Do you reply to an email that says "Thank you"?

I work in an IT department. We’ve just upgraded a major system and today, many people are having trouble logging in. Since I made the mistake of sending out the email letting people know that the system was available again, I’m getting the calls and emails from users that are having trouble. For the most part, I’m just resetting passwords. Easy peasy.

Typically, someone will email me that they can’t logon. I change their password and tell them in my email what the new one is. They reply “Thank you”. I suppose that good manners would dictate that I reply with “You’re welcome” but it seems somewhat unnecessary to me. I wouldn’t expect a “You’re welcome” email if I had just sent a “Thank you” email but I freely admit that my manners aren’t always on par with the rest of society’s.

Do you reply to “thank you’s” through email?

Poll coming.

I know it shouldn’t, but it kind of annoys me when people treat email as an instant messenger.

I do sometimes. (no poll choice)

I wouldn’t reply if the email was a simple “thank you.”
If it was something like “Wow, thank you so much for helping me out, you’re a lifesaver!” then I’d reply “No problem, happy to help out.” or something.

This. If it was for something I want to try to make sure happens again, I will. If it was for something I don’t care about, I’ll let it go at that.

No. A “you’re welcome” email too often leads to a “no problem!” reply which begs a “no, really, you are welcome” response.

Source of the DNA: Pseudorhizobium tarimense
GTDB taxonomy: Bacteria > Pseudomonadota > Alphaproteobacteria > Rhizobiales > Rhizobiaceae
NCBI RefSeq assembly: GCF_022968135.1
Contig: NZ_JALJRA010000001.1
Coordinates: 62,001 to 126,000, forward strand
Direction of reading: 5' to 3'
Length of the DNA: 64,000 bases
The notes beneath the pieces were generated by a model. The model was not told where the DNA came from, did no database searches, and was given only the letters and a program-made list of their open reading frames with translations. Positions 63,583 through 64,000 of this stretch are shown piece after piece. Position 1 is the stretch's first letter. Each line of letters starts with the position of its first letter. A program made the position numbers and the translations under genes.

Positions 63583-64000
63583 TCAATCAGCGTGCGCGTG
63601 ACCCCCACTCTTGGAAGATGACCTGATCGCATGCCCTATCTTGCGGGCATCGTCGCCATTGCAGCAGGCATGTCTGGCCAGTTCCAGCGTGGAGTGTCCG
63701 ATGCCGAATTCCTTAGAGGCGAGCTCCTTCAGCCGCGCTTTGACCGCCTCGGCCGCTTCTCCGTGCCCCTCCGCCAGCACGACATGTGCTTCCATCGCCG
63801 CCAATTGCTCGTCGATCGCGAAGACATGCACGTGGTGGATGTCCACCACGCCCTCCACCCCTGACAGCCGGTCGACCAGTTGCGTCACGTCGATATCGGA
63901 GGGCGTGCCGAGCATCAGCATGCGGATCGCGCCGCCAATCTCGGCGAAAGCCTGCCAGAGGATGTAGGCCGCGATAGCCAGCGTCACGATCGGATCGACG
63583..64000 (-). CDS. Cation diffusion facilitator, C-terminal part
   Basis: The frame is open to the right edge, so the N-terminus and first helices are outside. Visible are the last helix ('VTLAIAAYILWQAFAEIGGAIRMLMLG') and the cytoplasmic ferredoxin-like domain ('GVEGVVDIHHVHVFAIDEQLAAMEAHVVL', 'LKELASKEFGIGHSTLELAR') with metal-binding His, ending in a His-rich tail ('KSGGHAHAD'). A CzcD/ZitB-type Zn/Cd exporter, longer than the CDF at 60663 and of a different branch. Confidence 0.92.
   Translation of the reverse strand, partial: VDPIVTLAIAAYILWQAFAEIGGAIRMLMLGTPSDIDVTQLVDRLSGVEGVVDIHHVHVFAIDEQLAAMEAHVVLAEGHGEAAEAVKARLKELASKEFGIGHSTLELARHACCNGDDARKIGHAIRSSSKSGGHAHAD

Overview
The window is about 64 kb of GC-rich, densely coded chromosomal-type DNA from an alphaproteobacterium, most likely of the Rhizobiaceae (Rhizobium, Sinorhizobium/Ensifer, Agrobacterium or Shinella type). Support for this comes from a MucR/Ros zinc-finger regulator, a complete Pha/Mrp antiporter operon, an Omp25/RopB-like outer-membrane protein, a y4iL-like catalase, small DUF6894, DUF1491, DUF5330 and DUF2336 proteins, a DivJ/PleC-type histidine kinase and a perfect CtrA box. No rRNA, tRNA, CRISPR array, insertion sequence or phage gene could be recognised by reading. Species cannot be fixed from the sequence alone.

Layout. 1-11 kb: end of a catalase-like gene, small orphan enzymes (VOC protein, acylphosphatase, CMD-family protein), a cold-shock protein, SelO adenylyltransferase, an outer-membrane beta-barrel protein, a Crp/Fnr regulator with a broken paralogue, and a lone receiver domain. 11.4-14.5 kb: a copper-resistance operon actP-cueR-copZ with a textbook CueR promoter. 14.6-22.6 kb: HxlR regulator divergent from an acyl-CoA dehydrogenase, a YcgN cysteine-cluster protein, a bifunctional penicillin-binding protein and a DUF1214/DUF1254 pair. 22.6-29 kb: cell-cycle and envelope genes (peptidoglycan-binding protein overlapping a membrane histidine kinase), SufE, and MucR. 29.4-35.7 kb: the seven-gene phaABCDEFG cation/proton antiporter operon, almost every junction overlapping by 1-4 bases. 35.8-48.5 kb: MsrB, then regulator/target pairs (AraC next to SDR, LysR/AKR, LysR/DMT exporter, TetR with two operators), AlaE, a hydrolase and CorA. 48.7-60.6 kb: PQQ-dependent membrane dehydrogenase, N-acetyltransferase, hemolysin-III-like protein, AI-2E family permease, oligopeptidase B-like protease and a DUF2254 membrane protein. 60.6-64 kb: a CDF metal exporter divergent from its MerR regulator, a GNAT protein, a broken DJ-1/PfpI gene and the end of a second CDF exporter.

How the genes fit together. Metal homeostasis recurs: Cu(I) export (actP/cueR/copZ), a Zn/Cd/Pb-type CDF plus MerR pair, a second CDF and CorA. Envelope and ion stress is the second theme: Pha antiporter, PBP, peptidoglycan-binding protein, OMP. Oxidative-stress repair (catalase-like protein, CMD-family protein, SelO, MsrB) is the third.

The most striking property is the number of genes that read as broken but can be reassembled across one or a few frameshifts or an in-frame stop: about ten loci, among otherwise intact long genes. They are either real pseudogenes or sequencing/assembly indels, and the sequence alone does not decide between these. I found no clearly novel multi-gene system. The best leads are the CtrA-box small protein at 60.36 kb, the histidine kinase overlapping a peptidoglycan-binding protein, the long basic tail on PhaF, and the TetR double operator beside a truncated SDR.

I treat it like any other thank-you note, which is to say that no response is necessary. However, if this is someone I know well and the “thank you” is part of a more involved conversation I might respond.

It was no trouble at all though.

I do tech support, sort of (for one piece of software and one website). Not only do I not reply to thank you e-mails, I sometimes get irrationally annoyed by people e-mailing me just to say thanks when I’m busy.

If I can offer a brief defense on behalf of the “thank you” email-senders of the world, I view it as basically a nice way to let you know that he issue has been resolved and no longer needs your attention.

I did say irrationally. But a thanks later in the day, rather than during the two hour block when 200 people are supposed to be watching a pre-recorded lecture all at the same time, would be a lot more welcomed as I try to help other people having issues with the video.

Gah! I can’t believe I put “your welcome” in the poll question. I’m so embarrassed.

Is emailing plaintext passwords an IT best practice? O_o *My *company doesn’t even do that, and our IT department isn’t all that great.

Anyway no, I don’t send you’re welcome emails at work. But I do for friends and family.

Replying to those emails reminds me of a 3-way handshake.

When I thank people or reply to a “thank you” I always use the eom (end of message) before the subject so they know that they don’t have to open the email. So if someone does something I’ve asked my thanks looks like

If someone has thanks me and I think I should reply, I do the same. That usually ends the exchange.

Yep, same here.

99.999999% of the time no: if I do, it’s because I have to say something else than “you’re welcome”.

I would not know what that means, and I’d open the email.

I very rarely send a “you’re welcome” email. There’s no point, really.

“Thank you” in general can be a pain in the ass. I do something nice for someone. They send me a thank you card with a gift card inside. Cool. Should be end of story. But apparently I’m supposed to send them a thank you for their thank you?

I sometimes will get a note, “just wanted to check and make sure you received blah blah”. Umm, if I have to thank you for thanking me I’d just as soon we skipped the first thanks.

No, it’s not. But in our defense, we do lots of things poorly.

We do, at least, make the users change their passwords after they log back on.